Special issue on bamboo and climate change in China.
Subject: Bamboo (Environmental aspects)
Deforestation (China)
Deforestation (Influence)
Forests and forestry (China)
Forests and forestry (Environmental aspects)
Climatic changes
Authors: Cao, Z.H.
Zhou, G.M.
Wong, M.H.
Pub Date: 09/01/2011
Publication: Name: The Botanical Review Publisher: New York Botanical Garden Audience: Academic Format: Magazine/Journal Subject: Biological sciences Copyright: COPYRIGHT 2011 New York Botanical Garden ISSN: 0006-8101
Issue: Date: Sept, 2011 Source Volume: 77 Source Issue: 3
Product: Product Code: 7949100 Forests & Parks NAICS Code: 71219 Nature Parks and Other Similar Institutions SIC Code: 0831 Forest products
Geographic: Geographic Scope: China Geographic Code: 9CHIN China
Accession Number: 268870363
Full Text: Preface

The world's forest ecosystems are estimated to store some 638 billion tonnes of carbon (C); more than the amount of C in the entire atmosphere. The overall C stored in living biomass decreased from 1990 to 2005, mainly due to deforestation in South and Southeast Asia, Western and Central Africa, and South America, although it remained relatively constant in Oceania, and even increased in East Asia (mainly China), Europe and North and Central America. Deforestation is considered a major contributor to global warming and is often cited as one of the major factors responsible for the enhanced greenhouse effect.

The increase in C stock in China is mainly due to the success of forestation. Since 1980, the total forest area was 19.55 x [10.sup.7] ha, with a coverage of 20.4% of the total land area of China in 2010. Plantation and natural expansion of bamboo forests contributed significantly to this increase. Bamboo forests (dominated by Phyllostachy pubescens) are evergreen forests in tropical and subtropical regions, occupying about 1.5-2% of the world's total forest area. Bamboo plants grow fast, propagate rapidly and can be easily regenerated. During the fast growth stage, a growth rate of 1 m/day can be achieved. They can reach 35-40 m tall within one month (full grown), and can sustain vigorous growth over 100 years, under natural conditions.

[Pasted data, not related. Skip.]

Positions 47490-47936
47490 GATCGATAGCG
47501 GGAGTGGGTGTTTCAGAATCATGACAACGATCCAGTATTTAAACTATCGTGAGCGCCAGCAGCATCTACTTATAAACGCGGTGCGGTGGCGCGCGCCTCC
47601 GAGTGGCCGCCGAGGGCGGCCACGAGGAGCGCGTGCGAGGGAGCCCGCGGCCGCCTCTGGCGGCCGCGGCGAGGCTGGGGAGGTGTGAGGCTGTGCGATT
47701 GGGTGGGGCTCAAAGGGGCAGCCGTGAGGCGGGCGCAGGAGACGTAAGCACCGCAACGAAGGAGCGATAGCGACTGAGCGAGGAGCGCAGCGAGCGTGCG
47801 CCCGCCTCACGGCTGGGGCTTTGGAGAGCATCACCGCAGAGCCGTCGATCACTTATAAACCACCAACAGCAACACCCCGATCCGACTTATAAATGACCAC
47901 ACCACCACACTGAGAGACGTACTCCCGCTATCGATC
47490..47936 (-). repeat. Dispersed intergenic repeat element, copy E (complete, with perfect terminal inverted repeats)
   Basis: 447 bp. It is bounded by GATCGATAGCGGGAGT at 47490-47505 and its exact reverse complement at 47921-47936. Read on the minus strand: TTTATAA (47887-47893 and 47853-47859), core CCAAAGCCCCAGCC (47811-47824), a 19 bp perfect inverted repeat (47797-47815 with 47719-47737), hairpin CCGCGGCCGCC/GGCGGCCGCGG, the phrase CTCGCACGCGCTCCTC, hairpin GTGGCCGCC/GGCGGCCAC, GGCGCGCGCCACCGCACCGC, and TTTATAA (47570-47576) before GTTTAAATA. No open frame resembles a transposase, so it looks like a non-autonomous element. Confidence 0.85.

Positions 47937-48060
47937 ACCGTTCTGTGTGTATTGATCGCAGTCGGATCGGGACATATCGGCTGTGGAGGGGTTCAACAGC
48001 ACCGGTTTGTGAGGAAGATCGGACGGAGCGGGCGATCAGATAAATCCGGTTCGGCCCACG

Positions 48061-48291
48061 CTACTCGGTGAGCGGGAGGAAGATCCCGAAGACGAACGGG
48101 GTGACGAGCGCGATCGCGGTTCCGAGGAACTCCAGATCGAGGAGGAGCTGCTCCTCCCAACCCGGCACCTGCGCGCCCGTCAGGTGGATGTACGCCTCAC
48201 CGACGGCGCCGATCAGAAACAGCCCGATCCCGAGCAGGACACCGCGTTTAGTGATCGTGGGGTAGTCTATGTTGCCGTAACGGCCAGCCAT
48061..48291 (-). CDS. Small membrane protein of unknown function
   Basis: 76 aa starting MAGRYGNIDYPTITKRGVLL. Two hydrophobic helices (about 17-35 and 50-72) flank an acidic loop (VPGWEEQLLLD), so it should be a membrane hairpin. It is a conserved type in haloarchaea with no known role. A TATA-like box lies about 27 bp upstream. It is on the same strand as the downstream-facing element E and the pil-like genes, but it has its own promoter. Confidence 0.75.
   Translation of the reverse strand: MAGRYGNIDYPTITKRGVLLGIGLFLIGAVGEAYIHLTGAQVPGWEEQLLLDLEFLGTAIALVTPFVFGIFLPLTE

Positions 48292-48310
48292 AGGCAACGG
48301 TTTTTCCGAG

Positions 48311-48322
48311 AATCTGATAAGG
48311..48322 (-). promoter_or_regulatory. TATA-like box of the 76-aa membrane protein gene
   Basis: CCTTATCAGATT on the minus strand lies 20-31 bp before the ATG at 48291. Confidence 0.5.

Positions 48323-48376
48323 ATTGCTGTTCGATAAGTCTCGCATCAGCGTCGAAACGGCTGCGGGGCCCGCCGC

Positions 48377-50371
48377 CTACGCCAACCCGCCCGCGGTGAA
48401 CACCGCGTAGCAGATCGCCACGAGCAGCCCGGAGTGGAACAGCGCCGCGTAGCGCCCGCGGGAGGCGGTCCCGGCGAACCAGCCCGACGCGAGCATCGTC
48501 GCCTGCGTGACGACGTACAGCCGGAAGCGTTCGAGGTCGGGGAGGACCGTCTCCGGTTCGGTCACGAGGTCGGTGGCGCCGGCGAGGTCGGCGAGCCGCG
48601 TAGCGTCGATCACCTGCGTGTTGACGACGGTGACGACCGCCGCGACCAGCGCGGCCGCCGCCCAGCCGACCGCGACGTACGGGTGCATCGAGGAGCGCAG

The total area of bamboo forests increased from 165 x [10.sup.4] ha in 1950 to 484.3 x [10.sup.4] ha in 2005, with a yearly increase of 12.6x [10.sup.4] ha during the past 50 years. The bamboo forests are distributed in over 25 provinces in China, with half of them in Fujian, Jiangxi and Zhejiang Provinces. Bamboo is very efficient in the conversion of solar energy and can also be easily managed. Bamboo forests contribute greatly to C stock, as an important C sink on earth. In total, there are 22 million ha of bamboo forests in the world (making up about 1% of the tropical and subtropical woody forests in the world, with one third distributed in China). It is apparent that bamboo is an excellent wood substitute, with increasing production, while the world forest is shrinking.

With its potential in battling global climate change realized, there is an urgent need to disseminate sound scientific knowledge on bamboo ecosystems so as to maximize its contribution against this imminent threat. This special issue is therefore focused on some eminent issues related to bamboo forests, in relation to global climate change. The topics include C budgets of bamboo forests, solar energy conversion rates of bamboo forests, temporal and spatial dynamics of C fixation by bamboo plants, effects of genetic and species on biomass production of bamboo plantations, contribution and structure of soil C pools under bamboo stands, silicate weathering and bamboo phtoliths contributing to C sequestration, comparison of biomass production by different C4 plants and bamboo forests, and management practices, etc.

We would like to take use this opportunity to thank the authors for their contribution and the members of the Guest Editorial Board for their hard work, and Ms. Sue M. Fung for editorial assistance.

DOI 10.1007/s12229-011-9064-1

Published online: 10 June 2011

Z. H. Cao (1,2,4) * G. M. Zhou (2) * M. H. Wong (3,4)

(1) Institute of Soil Science, Chinese Academy of Sciences, Nanjing 210008, China

(2) Zhejiang Agriculture & Forestry University, Hangzhou 311300, China; e-mail: zhougm@zafu.edu.cn

(3) Croucher Institute for Environmental Sciences, Hong Kong Baptist University, Hong Kong, China; e-mail: mhwong@hkbu.edu.hk

(4) Department of Biology, Hong Kong Baptist University, Hong Kong, China

(5) Author for Correspondence; e-mail: zhcao@issas.ac.cn
Gale Copyright: Copyright 2011 Gale, Cengage Learning. All rights reserved.